As per some estimates China’s maritime industries could contribute up to $1trillion by 2020. Chinese investments in Latin America and Africa are not only in energy sectors but span white goods, automobile parts and textiles amongst others, but the linkage with China is through the sea lanes. This coupled with inbound humungous requirements of oil from gulf and African countries has given rise to the Chinese fears about disruption of its imports and exports through choking of SLOCs due to state, non-state or natural factors. This has led to a rethink in the traditional maritime strategy of China, as per Ni Lexiong, “the ultimate drive to develop sea power is over sea trade”. The increase in sea trade implies its inherent protection by reducing vulnerabilities in the SLOCs of interest to China.

Oil tankers from Gulf transit about 6000 nm and those from the African coast transit about 10,000 nm before they discharge their energy cargo at Chinese ports. Both the tanker routes have to pass through Malacca Straits in addition to problem zones in their respective routes. If tankers can unload at Gwadar, they would have to travel only about 680 nm from the Gulf and about 3000 nm from African coast (Angola).

Pak-China pipe line from Gwadar to Kashghar in Xinjiang, is likely to run parallel to the Karakorum highway and cover a distance of about 1500 miles over tough mountainous terrain. China is seriously contemplating Pak-China energy corridor is evident from the following development projects[iii]:-

-Phase II of Gwadar port and International Airport at Gwadar by China Harbour Engineering Company.

-Petrochemical city (including oil refining capacity of 421,000 bpd) by Great United Petroleum Holdings Company Limited.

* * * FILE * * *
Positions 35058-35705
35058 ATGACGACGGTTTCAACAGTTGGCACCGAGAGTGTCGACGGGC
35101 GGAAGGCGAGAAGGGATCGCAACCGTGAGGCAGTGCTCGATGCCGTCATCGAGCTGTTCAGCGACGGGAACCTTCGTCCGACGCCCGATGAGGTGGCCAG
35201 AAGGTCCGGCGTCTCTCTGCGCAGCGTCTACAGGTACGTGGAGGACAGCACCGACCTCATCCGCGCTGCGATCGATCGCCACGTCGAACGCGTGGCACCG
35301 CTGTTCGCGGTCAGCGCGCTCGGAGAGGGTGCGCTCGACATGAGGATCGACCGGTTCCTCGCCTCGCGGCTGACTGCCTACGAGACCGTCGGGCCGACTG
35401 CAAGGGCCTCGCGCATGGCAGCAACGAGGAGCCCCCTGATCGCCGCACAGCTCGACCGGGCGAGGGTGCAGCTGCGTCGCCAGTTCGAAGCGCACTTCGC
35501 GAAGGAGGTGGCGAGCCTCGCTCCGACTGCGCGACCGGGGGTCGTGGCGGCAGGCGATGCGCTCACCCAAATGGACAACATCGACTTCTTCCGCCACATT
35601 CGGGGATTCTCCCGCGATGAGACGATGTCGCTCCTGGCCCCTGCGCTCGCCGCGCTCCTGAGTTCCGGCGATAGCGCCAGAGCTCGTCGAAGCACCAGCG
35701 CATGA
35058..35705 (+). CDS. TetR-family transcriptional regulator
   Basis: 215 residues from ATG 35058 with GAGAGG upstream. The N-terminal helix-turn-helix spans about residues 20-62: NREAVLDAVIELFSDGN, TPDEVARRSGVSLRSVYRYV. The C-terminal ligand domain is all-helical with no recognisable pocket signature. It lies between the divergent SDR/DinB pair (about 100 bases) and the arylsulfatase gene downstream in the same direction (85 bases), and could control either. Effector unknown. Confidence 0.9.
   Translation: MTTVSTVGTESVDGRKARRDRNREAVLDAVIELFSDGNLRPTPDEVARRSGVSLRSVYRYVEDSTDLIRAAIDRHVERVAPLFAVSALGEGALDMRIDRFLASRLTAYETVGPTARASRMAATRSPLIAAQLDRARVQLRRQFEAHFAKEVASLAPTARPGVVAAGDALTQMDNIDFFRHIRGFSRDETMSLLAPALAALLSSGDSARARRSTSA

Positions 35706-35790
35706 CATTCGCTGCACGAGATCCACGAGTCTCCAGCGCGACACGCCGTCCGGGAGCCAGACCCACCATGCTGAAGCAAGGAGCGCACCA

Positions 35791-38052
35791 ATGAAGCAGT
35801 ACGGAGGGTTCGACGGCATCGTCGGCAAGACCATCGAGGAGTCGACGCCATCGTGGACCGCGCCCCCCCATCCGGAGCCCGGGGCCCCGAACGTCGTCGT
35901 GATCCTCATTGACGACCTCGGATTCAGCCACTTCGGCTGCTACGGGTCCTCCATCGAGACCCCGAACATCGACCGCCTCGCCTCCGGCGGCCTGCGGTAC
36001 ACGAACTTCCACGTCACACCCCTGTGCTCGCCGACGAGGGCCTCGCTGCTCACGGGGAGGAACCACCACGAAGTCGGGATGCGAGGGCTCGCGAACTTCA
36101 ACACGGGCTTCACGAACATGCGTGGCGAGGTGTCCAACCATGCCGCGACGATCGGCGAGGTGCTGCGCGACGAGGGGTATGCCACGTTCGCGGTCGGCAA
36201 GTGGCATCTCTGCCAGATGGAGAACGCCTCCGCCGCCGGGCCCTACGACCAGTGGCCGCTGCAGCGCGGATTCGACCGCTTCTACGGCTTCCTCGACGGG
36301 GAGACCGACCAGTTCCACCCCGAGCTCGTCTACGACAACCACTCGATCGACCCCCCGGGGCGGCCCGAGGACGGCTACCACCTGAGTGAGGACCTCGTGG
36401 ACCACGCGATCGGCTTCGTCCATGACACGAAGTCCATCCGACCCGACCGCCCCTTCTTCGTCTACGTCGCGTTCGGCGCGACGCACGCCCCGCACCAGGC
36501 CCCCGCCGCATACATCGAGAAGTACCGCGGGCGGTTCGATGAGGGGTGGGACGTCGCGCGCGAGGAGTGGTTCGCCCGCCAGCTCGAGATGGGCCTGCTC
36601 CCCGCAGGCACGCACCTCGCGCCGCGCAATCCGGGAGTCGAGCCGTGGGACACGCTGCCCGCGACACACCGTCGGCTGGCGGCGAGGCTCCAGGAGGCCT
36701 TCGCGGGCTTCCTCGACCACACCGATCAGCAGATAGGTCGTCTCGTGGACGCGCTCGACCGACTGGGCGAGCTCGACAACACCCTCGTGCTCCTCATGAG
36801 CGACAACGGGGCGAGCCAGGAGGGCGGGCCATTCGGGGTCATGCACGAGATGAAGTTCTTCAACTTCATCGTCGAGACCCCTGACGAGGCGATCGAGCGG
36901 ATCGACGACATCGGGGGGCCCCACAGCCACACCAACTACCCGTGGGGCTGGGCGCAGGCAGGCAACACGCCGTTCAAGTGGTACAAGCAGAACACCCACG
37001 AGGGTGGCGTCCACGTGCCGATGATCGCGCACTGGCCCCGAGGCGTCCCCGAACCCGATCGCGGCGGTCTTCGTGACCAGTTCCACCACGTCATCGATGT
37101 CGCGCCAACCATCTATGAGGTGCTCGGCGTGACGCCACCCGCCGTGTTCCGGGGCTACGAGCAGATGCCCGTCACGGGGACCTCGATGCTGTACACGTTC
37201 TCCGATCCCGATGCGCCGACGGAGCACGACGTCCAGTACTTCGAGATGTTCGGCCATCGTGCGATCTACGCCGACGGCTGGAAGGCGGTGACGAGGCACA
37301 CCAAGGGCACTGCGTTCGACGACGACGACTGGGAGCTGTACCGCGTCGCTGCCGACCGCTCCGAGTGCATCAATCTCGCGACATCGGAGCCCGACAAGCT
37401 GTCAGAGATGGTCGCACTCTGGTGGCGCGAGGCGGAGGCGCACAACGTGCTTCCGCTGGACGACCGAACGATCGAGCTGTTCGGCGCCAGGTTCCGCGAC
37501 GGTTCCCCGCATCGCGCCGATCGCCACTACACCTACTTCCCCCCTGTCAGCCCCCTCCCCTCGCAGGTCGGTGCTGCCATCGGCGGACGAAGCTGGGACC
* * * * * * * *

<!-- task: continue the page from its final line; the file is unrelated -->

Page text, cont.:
-Rail link up to Xinjiang by Dong Fang Electric Supply Corp.

-Upgrading of Karakoram high way.

-Construction of Kazakhstan-China and Turkmenistan – China pipe lines and their eventual augmentation by feed from Gwadar-Kashghar pipe line.

If this project at Gwadar fructifies on expected lines it is estimated that whereas it would account for about 8% of the 2020 Chinese oil import requirements,[iv] the impact on outbound trade from China to Africa and Latin America would be phenomenal.

The China-Pakistan Economic Corridor, CPEC is a 3,000-kilometer corridor from Kashgar in western China to Gwadar in Pakistan on the Arabian sea. It slices through the Himalayas, disputed territories, plains, and deserts to reach the ancient fishing port of Gwadar. Huge Chinese funded infrastructure projects, including road and railway networks as well as power plants, are being built along the way. Originally valued at $46 billion, the corridor is estimated at $62 billion today. The main thrust of these is to strengthen CPEC between the Pakistani port of Gwadar and the Chinese Xinjiang region. This also forms a part of the Chinese one belt one road, OBOR and maritime silk route, MSR programmes. Chinese government and banks like, Industrial and Commercial Bank of China Ltd and China Development Bank will provide funds to Chinese companies investing in the projects. The likely Chinese companies are China Power International Development Ltd, Three Gorges Corp, ICBC Corporation, Zonergy Corporation, and Huaneng Group. The Chinese president has however, linked the investments to the safety and security of Chinese assets and workers since the projects involving railways, pipelines, and roads will cross through the insurgency infested areas of Baluchistan. China would have berthing and transit support facilities for its warships and submarines at Gwadar.